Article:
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Family Style | recipes | artist's book | vintage cooking

Family Style | recipes | artist's book | vintage cooking

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$200.00

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Overview

  • Handmade item
  • Materials: gingham, digital prints
  • Gift message available
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From Los Angeles, CA

Description

Family Style

In the summer of 2016, my sister sent me a text message. “Would you like our grandmother’s recipes?” “Of course!” I replied. “OK, but you should know that the recipe for bread sticks begins “1 package hot dog buns.” I was both fascinated and terrified.

My grandmother was born into a Greek family in 1921, and, as with many Greek families, mealtimes took place at the family diner. Family meals were an occasion more social than culinary; my memories of childhood Thanksgivings were of burnt pie and soggy vegetables. Yet, when the recipes arrived, unsorted, in a manilla envelope, I was charmed. These recipes were shared at bridge groups, in libraries, while volunteering, written onto whatever piece of paper was available. The tidy handwriting unifies the eclectic mix of papers, letterhead, receipts, and to-do lists. These 86 recipe cards were collected, compiled, edited, and expanded upon throughout her life, primarily from the late 1940s through the 1980s.

As domestic cooking becomes more and more professional, and personal recipe collections are held online rather than in boxes or in notebooks, it is reassuring to look back through the physical remnants of cookery and the exchange of favorite recipes, when the moment of sharing a recipe with a friend was perhaps more important than the finesse of preparation. These recipes tell both the story of an immigrant family learning to cook “American style,” and the shared social tradition of food.

Printed on Mohawk Superfine on an Indigo printer. Bound in a three part binding with stamped linen spine and gingham fabric over boards. Edition of 50.
Family Style

In the summer of 2016, my sister sent me a text message. “Would you like our grandmother’s recipes?” “Of course!” I replied. “OK, but you should know that the recipe for bread sticks begins “1 package hot dog buns.” I was both fascinated and terrified.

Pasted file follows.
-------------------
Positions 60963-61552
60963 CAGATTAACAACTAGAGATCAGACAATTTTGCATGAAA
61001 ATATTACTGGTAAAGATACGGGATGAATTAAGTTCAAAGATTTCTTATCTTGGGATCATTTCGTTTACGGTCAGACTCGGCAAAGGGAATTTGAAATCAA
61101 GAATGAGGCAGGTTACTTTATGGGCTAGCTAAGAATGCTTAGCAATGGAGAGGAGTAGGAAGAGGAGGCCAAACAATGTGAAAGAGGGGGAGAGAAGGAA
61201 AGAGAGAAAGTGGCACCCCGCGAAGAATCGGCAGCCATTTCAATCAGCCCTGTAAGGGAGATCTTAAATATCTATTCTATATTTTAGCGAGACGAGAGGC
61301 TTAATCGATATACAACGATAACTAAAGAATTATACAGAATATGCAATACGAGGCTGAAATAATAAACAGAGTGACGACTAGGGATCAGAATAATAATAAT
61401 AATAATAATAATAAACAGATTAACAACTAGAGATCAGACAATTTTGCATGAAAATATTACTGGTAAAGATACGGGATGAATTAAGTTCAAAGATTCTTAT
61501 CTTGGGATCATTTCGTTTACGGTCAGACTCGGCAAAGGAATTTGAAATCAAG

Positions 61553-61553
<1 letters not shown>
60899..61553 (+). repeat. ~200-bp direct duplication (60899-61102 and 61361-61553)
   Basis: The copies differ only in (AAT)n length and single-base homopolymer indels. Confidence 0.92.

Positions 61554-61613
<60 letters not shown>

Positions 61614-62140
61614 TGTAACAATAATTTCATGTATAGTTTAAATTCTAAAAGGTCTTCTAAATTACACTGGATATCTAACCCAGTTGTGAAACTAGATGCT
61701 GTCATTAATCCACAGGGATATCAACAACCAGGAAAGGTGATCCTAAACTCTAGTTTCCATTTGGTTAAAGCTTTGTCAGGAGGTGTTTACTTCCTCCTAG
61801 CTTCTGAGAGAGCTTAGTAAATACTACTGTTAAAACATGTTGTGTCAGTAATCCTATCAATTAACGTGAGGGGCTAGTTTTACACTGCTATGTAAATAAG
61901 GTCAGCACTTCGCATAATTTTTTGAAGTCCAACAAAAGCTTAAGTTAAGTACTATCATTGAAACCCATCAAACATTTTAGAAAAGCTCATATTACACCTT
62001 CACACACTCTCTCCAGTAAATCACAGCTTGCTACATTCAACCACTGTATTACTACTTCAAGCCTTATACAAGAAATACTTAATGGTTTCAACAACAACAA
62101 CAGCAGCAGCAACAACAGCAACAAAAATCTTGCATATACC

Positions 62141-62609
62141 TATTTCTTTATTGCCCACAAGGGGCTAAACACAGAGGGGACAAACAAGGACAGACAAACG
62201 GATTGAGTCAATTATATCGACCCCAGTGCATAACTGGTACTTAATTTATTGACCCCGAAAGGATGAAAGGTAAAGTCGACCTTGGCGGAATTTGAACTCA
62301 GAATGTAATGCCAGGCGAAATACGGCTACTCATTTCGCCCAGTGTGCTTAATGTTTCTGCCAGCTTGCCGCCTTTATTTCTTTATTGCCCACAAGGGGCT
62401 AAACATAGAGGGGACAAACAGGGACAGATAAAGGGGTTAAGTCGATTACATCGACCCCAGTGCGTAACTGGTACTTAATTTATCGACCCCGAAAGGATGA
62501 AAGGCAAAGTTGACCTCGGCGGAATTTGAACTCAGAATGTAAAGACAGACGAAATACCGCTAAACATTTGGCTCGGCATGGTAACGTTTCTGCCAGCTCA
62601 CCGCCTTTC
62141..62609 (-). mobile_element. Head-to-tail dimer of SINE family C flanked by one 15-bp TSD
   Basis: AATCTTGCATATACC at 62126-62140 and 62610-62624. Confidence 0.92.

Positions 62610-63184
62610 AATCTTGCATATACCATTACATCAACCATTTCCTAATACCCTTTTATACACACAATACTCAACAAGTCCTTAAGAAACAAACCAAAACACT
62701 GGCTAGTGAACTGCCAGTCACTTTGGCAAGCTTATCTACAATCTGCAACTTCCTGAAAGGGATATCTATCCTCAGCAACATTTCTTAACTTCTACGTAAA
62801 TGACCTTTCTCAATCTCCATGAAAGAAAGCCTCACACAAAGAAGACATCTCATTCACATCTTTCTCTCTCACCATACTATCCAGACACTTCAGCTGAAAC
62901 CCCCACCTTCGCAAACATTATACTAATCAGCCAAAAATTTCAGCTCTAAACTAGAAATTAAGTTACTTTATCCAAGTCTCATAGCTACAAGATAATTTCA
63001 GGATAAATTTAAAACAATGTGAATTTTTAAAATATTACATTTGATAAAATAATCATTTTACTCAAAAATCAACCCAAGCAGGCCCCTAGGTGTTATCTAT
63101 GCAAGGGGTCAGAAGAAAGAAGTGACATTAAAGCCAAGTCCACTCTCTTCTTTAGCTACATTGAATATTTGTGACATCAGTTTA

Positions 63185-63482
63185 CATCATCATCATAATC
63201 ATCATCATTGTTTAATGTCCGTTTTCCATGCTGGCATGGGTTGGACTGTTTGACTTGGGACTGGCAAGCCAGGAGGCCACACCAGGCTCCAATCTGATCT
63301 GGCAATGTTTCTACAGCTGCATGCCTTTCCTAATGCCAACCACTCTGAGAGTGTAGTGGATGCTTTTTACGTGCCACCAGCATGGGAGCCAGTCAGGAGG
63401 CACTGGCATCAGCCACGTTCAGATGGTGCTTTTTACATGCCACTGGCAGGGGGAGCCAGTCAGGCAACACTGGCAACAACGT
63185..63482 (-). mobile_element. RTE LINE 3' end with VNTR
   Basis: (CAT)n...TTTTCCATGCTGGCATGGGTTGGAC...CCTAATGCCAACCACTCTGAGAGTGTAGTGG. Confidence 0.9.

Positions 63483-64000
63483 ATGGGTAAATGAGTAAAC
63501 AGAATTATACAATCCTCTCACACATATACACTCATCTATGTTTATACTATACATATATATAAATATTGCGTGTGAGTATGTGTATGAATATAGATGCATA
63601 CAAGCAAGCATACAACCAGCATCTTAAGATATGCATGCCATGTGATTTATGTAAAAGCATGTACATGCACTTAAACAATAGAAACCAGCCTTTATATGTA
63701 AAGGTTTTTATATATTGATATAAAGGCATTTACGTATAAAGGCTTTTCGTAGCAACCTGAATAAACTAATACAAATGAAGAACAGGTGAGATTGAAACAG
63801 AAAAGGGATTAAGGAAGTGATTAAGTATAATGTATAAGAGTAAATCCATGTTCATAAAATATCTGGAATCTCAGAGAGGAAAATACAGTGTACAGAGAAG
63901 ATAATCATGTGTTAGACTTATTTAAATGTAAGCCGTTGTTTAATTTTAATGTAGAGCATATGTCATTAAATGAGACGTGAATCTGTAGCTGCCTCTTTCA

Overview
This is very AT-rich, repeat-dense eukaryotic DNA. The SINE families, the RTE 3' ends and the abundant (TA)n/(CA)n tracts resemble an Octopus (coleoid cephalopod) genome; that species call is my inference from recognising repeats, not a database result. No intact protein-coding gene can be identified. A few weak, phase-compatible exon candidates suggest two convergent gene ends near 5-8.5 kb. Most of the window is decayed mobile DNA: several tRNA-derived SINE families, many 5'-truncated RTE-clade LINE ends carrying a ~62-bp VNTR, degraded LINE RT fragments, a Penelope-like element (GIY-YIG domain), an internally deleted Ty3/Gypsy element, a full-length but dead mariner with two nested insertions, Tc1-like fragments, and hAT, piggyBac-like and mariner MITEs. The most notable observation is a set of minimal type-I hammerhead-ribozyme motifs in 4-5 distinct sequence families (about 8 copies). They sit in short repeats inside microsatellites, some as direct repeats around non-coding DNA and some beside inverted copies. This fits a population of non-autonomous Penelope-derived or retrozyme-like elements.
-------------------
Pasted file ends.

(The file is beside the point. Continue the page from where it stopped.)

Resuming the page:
My grandmother was born into a Greek family in 1921, and, as with many Greek families, mealtimes took place at the family diner. Family meals were an occasion more social than culinary; my memories of childhood Thanksgivings were of burnt pie and soggy vegetables. Yet, when the recipes arrived, unsorted, in a manilla envelope, I was charmed. These recipes were shared at bridge groups, in libraries, while volunteering, written onto whatever piece of paper was available. The tidy handwriting unifies the eclectic mix of papers, letterhead, receipts, and to-do lists. These 86 recipe cards were collected, compiled, edited, and expanded upon throughout her life, primarily from the late 1940s through the 1980s.

As domestic cooking becomes more and more professional, and personal recipe collections are held online rather than in boxes or in notebooks, it is reassuring to look back through the physical remnants of cookery and the exchange of favorite recipes, when the moment of sharing a recipe with a friend was perhaps more important than the finesse of preparation. These recipes tell both the story of an immigrant family learning to cook “American style,” and the shared social tradition of food.

Printed on Mohawk Superfine on an Indigo printer. Bound in a three part binding with stamped linen spine and gingham fabric over boards. Edition of 50.

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